Lightning Explained, Part 2


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The scientific views expressed in this article are those of Dr. Farouk A.M. Rizk as explained by Amir Rizk. Dr. Farouk Rizk is the former VP (Research Laboratories), Hydro Quebec, and former Scientific Director at IREQ. Amir Rizk (B.Sc., phys, MBA) is VP of Lightning Electrotechnologies Inc and a student of Dr. Rizk. Any technical matters dealing with lightning protection adhered to previously published, peer reviewed material.


The good

When it comes to issues like the minimum conductor thickness for lightning currents, grounding and bonding, the information contained in standards such as IEC 62305 and NFPA 780 are well founded in science and unlikely to change in the foreseeable future.

However when it comes to something as fundamental as the shape of a lightning rod (air terminal) and where it should be placed, there is controversy.

The not so good

During the process that rejected a proposal to issue an NFPA Standard for Early Streamer Emission (ESE) lightning protection technology, some interesting issues were raised. (More on ESEs below). The Bryan Panel, deemed independent, reliable and respected by the NFPA Standards Council, produced a report that concluded there was no technical validation for ESE technology and in addition, it also raised questions as to whether or not technical validation existed for conventional lightning protection systems.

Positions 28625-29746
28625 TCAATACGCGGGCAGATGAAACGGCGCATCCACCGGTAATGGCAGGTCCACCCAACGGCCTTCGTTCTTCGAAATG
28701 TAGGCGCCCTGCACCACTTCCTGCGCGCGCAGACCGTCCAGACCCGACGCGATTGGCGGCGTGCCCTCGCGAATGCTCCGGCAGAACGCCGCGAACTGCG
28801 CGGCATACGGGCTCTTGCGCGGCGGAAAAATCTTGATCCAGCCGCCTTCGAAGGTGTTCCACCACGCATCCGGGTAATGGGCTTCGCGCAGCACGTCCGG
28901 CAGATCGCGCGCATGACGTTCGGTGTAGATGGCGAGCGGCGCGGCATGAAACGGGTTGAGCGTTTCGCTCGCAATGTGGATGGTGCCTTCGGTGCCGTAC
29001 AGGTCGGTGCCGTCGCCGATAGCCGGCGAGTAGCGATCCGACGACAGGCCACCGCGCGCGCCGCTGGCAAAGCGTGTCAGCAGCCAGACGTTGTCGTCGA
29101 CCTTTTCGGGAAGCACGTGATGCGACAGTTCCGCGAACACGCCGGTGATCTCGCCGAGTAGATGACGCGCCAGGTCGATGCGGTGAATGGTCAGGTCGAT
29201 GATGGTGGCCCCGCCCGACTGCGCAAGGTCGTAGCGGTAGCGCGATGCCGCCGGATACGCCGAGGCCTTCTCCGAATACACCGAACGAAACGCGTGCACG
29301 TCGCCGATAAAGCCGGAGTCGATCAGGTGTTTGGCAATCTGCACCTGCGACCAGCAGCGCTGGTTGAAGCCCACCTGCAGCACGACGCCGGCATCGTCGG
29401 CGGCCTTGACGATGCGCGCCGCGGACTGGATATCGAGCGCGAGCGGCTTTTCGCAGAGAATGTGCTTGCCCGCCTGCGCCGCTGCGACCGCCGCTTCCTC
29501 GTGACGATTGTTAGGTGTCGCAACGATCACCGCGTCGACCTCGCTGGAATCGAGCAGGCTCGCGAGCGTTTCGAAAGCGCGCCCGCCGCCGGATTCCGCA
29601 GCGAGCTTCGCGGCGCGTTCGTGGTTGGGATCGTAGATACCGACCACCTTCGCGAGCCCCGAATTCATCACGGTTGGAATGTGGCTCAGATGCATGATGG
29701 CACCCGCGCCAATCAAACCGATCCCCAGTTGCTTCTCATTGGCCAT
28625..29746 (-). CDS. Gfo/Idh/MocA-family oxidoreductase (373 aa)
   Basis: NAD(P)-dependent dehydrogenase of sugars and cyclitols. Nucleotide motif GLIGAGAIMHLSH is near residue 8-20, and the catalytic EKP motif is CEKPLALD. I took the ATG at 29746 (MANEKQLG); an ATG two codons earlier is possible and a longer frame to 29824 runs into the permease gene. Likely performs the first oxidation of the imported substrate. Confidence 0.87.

In response to this, among others, a report in support of conventional lightning protection was produced entitled, "The Basis of Conventional Lightning Protection Technology: A Review of the Scientific Development of Conventional Lightning Protection Technologies and Standards". This report was prepared by the Federal Interagency Lightning Protection users Group 2001, which to the objection of some, included members of the NFPA 780 Technical Committee. This document produced no new research but drew a different conclusion from the Bryan Panel Report.

The document was deemed sufficient by the NFPA Standards Council to maintain the status of NFPA 780, although its decision stated: "The Council has not attempted to independently review each piece of literature cited in the report nor has the council attempted to independently answer the question of technical validity of NFPA 780."

A real problem with the prescriptions in NFPA 780 is that they ignore the role played by the grounded structure to be hit. They assume a constant striking distance or an equal probability of a direct hit to the ground, to the corner of a tall building, the edge of a building, etc. This defies observation and theory. The result is a practice of blindly placing a rod every 20' without consideration for building height or topology. This can be wasteful and excessive in terms of the use of materials while still not offering adequate protection.

-- continued on page 2



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